I have worked in advertising for over 11 years on three continents, but it was only when I came to the U.S. that I saw race be such a stubborn obstacle for black talent. When I started working at my first agency in America, it was immediately clear that I was not welcome. From day one, my new colleagues acted as though they were afraid of me. I was avoided, not given important assignments, and generally shunned. I soon found out that I was not alone. blacks in advertising are suffering from micro-aggressions of racist comments and social isolation to professional penalties like being forced to sign draconian NDAs, getting passed over for promotions, or being sanctioned with unwarranted performance improvement plans designed to get them fired.
Did you ever raise these issues with the HR teams at the agencies you worked at?
Let’s be clear. HR works for the company. And most diversity and inclusion officers play a similar role along with more public-facing functions like going to conferences, sitting on industry panels, and calling for change while helping their companies cover up their numbers. They give token gestures of employment to a few people to calm the nerves of agitated and neglected people with the lowest representation in the industry but have failed to create structural change for blacks. The numbers speak for themselves. So, yes I’ve contacted them and either get no response or offers to continue conversations. But the talk is cheap. The moment calls for action. This is not unique to my own story but most people of color have horrific stories to tell about how their D&I rep was disconnected from the problems they faced at their firm. As we saw with Breonna Taylor and Daniel Cameron, all skinfolk ain’t kinfolk.
What will it take for things to change — it feels like this issue goes through cycles in terms of publicity but progress has been very slow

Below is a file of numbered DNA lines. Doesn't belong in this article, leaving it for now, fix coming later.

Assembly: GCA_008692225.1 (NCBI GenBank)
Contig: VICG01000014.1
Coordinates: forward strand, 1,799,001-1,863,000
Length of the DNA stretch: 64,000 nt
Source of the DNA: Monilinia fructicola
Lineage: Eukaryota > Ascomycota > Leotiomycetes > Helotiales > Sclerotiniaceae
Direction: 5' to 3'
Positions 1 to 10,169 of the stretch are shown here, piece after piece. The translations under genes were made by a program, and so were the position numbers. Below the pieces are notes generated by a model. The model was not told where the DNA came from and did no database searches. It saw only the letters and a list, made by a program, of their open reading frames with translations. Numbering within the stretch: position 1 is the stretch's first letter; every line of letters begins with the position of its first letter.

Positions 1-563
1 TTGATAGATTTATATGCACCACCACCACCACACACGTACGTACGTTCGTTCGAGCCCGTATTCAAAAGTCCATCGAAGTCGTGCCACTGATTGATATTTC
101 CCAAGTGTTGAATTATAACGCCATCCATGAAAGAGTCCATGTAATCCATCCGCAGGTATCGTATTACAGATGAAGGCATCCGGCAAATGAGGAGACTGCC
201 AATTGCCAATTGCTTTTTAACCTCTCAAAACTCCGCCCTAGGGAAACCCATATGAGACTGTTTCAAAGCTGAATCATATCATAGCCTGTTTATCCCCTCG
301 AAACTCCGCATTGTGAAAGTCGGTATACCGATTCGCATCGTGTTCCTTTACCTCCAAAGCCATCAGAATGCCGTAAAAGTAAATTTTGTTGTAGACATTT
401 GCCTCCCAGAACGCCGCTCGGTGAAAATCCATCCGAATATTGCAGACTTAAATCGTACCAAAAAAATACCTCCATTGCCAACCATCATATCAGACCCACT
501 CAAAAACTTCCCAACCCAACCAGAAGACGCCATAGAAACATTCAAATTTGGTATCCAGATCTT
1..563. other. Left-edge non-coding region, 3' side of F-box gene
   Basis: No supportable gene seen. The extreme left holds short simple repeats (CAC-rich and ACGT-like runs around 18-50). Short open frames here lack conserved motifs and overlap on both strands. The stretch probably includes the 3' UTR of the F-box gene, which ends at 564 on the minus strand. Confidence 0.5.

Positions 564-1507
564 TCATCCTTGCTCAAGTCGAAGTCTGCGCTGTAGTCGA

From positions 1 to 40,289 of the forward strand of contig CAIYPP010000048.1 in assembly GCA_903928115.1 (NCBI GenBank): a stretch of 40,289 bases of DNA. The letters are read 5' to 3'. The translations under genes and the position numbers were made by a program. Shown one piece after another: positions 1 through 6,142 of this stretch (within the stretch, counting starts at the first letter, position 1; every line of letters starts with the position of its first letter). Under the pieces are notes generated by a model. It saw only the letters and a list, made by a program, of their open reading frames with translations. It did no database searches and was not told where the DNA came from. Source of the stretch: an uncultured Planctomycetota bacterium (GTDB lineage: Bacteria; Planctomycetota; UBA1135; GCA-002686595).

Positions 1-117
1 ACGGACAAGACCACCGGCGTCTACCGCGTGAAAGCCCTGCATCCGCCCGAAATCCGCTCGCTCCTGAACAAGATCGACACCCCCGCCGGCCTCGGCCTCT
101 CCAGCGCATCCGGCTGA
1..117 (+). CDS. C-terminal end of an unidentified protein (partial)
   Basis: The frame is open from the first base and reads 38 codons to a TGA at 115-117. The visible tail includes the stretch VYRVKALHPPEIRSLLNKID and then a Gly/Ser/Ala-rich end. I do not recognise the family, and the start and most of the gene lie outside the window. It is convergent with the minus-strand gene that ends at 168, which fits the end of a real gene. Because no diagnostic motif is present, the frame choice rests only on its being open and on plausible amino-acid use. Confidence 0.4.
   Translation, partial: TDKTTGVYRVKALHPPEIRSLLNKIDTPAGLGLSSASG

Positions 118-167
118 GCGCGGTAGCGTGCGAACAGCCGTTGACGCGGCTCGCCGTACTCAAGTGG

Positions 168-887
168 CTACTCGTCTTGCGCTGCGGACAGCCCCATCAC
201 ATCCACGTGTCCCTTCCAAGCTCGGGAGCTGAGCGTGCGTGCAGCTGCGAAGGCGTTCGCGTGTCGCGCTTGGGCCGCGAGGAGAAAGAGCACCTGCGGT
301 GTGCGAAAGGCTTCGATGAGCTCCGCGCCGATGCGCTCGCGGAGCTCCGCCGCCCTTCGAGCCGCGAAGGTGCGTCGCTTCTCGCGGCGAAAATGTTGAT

The only way real change will happen is when there is an eight-figure problem when the agencies are on the verge of losing business, or when clients are willing to fire agencies for failing to diversify their workforce. In the weeks to come, a #blacktalentpullup campaign will be launched. This is for black voices to tell their stories of facing discrimination inside advertising. Their stories will be anonymous but will show the American people that racism is alive and well on Madison Avenue.
Why are agencies so adept at cultural appropriation but so bad at respecting those same cultures?
Black culture sells. Some people like tacos, but hate Mexicans, some love “the feel of hip hop’ but can’t stand black people. This is the same reason why black athletes can play and get applauded, but people get angry when they kneel to protest for their own lives and that of their children. It’s comfortable to enjoy what black people have to offer but less comfortable to actually grant them power. That’s why you get an all-white male creative team trying to create ads for a black audience which results in a disconnection with the black consumer. They believe they can do secondary research and create an effective strategy for a black audience but not all black people want to see ads of themselves dancing, singing, or protesting. The solution is to bring black talent to the table to devise the strategy and execute the creative. But the business case hasn’t worked. It’s time to force advertising to do the right thing for their clients and consumers.
For more information on the lawsuit and further detail on how to take part email blacktalentpullup@gmailcom.